Last Wednesday, in spite of strong opposition from nearly every scientific organization (including the SAA) and research university in the country, the House passed a National Science Foundation reauthorization bill (H.R. 1806) that would make a drastic 45% cut to the NSF’s research funding for the social sciences.  The legislation was adopted by a vote of 217-205.

Now the bill goes to the Senate, which we’ve been told wants to take a better, more traditional approach to funding the NSF–one that lets scientists decide where best to allocate research dollars, not politicians.  We believe this is the way to go, but we need your help to make sure that the members of the Senate Commerce, Science and Transportation Committee (CST), which will begin working on its own NSF reauthorization bill soon, hear from you.  We have included at the end of this message the text of a basic letter that can be used to email or phone your senator, if he or she serves on that panel.  If one or both of your senators are on the CST (listed below), please take the time to contact them and register your opinion on this crucial matter.

Finally, even if your senators do not sit on the Commerce, Science, and Transportation Committee, please consider using the second basic letter included below to contact them and urge them to talk with their CST colleagues.

Republican Members

Democratic Members

If your senator is on the Senate Commerce, Science and Transportation Committee:

Dear Senator [NAME],

I am one of your constituents, living in [CITY]. I am writing to you because you sit on the Senate Commerce, Science and Transportation Committee, to urge you to assure that the National Science Foundation receives its full funding this year, and that the Committee takes its traditional approach to funding NSF: letting its scientists decide how best to allocate research dollars.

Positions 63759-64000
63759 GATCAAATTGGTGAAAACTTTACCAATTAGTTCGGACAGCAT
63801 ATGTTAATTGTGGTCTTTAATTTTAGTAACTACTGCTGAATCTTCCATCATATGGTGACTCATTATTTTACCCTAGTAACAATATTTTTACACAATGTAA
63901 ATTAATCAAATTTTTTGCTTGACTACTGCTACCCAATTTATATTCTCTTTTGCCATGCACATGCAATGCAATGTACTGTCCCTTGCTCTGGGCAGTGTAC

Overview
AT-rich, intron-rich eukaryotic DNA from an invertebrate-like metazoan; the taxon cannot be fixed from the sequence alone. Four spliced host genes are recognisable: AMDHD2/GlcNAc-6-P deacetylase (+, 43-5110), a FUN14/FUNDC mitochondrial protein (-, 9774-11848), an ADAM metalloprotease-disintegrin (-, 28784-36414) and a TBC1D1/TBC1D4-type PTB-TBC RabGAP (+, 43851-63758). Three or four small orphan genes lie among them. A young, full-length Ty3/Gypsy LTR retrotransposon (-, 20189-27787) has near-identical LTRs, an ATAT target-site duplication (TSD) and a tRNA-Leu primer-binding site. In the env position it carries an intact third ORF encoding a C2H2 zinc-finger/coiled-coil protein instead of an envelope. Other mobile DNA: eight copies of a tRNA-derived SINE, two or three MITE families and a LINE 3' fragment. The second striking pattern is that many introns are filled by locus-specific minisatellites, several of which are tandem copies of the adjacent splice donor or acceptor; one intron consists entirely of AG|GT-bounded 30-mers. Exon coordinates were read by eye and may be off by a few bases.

The House has passed the COMPETES Act (H.R. 1806), which includes a targeted, 45% budget cut to the Directorate of Social, Behavioral, and Economic Sciences. I believe this is not only a dangerous break with congressional relations with NSF but also not in the national interest. SBE programs foster a better understanding of how the brain works, how to deliver food, water, and energy to people, how people in the past coped with climate change, and how cultural diversity interacts with today’s pressing issues. We cannot afford as a nation to play politics with this kind of research. Thank you for keeping all of NSF well-funded.

If your Senator is not on the Senate Commerce, Science and Transportation Committee:

Dear Senator [NAME],

I am one of your constituents, living in [CITY]. I am writing to you to urge you to talk with your colleagues on the Senate Commerce, Science and Transportation Committee, to ask them to assure that the National Science Foundation receives its full funding this year, and that the Committee takes its traditional approach to funding NSF: letting its head scientists decide how best to allocate research dollars.

The House has passed the COMPETES Act (H.R. 1806), which includes a targeted, 45% budget cut to the Directorate of Social, Behavioral, and Economic Sciences. I believe this is not only a dangerous break with congressional relations with NSF but also not in the national interest. SBE programs foster a better understanding of how the brain works, how to deliver food, water, and energy to people, how people in the past coped with climate change, and how cultural diversity interacts with today’s pressing issues. We cannot afford as a nation to play politics with this kind of research. Thank you for encouraging your colleagues to keep all of NSF well-funded.

As promised.

As promised.

Image Credits: NSF logo found here. Original goat standing on tortoise found here.